Medicare [Part A] covers some of the expenses incurred from medically necessary skilled nursing care when such services are delivered by a Medicare-certified provider. There are certain stipulations that must be met before Medicare will pay.

For instance, one must have already had a hospital stay of at least three days, and admittance into the facility must take place within 30 days of release from the hospital. Medicare does not cover the cost of non-medical, assisted living services if that is the only type of care needed. When these stipulations are met, Medicare will pay the full cost of care (in a semi-private room) for the first 20 days. Between 21 and 100 days Medicare will pay all expenses except for coinsurance of $164.50 per day (in 2016). After 100 days, Medicare ceases to provide coverage.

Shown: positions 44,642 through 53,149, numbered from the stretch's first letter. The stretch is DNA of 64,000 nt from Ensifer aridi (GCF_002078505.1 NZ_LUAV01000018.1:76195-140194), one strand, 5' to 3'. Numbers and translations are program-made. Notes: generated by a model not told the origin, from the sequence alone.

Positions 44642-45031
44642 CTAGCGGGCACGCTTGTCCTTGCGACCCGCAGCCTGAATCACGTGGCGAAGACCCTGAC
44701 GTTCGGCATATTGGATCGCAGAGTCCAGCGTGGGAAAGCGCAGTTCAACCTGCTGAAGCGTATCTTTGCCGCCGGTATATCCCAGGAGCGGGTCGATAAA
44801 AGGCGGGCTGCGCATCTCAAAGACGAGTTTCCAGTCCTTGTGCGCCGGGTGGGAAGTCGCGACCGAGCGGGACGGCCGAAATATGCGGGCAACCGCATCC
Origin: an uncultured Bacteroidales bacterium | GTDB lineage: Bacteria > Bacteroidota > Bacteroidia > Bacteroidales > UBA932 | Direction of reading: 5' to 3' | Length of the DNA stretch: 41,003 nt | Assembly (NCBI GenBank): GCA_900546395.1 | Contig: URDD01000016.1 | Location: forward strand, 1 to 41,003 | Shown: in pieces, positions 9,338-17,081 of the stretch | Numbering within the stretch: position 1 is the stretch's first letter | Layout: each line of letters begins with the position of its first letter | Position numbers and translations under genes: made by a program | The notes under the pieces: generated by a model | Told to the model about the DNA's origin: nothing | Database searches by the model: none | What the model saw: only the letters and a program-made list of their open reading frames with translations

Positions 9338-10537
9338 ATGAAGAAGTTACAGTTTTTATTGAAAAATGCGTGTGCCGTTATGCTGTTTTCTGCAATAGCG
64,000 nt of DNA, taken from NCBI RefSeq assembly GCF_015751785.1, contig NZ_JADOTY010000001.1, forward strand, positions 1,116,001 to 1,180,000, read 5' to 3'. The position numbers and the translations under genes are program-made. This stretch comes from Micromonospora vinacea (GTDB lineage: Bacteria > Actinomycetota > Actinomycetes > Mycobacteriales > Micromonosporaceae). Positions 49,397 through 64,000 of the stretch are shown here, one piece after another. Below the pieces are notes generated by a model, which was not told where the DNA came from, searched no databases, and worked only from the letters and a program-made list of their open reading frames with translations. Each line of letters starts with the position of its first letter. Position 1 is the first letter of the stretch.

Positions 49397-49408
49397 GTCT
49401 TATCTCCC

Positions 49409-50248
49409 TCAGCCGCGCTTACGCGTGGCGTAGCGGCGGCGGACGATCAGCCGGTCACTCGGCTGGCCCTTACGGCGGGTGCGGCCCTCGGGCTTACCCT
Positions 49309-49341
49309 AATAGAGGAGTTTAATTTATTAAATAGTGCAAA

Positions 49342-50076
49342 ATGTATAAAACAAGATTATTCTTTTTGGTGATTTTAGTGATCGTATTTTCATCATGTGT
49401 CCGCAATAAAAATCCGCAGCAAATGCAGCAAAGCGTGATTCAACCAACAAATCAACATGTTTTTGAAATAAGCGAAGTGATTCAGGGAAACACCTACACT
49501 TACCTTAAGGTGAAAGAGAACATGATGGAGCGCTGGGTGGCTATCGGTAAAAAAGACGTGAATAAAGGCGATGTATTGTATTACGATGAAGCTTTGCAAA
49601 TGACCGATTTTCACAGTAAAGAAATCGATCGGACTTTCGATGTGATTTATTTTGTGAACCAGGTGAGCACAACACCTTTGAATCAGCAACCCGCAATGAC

This chart compares the out-of-pocket costs in a private-pay facility versus a Medicare-certified facility:

*National average daily cost of semi-private room in a skilled nursing facility. Genworth 2016 Cost of Care Survey

As the chart illustrates, one’s maximum financial exposure in a private-pay facility compared to a Medicare-certified facility over the first 100 days is approximately $9,336. This assumes that Medicare pays the maximum amount allowable, which is not always the case. Beyond 100 days, Medicare does not pay anything so all care received at that point would be out-of-pocket, regardless of whether or not it is received in a Medicare certified facility.

Note: The 100-day period under Medicare can reset if there has been a substantial break in time between two separate stays in the health care facility. Therefore, the total difference could ultimately be more than what is shown on this chart if there are multiple qualifying stays. For more information see the CMS official government booklet titled, “Medicare Coverage of Skilled Nursing Facility Care.”

Used with permission By myLifeSite

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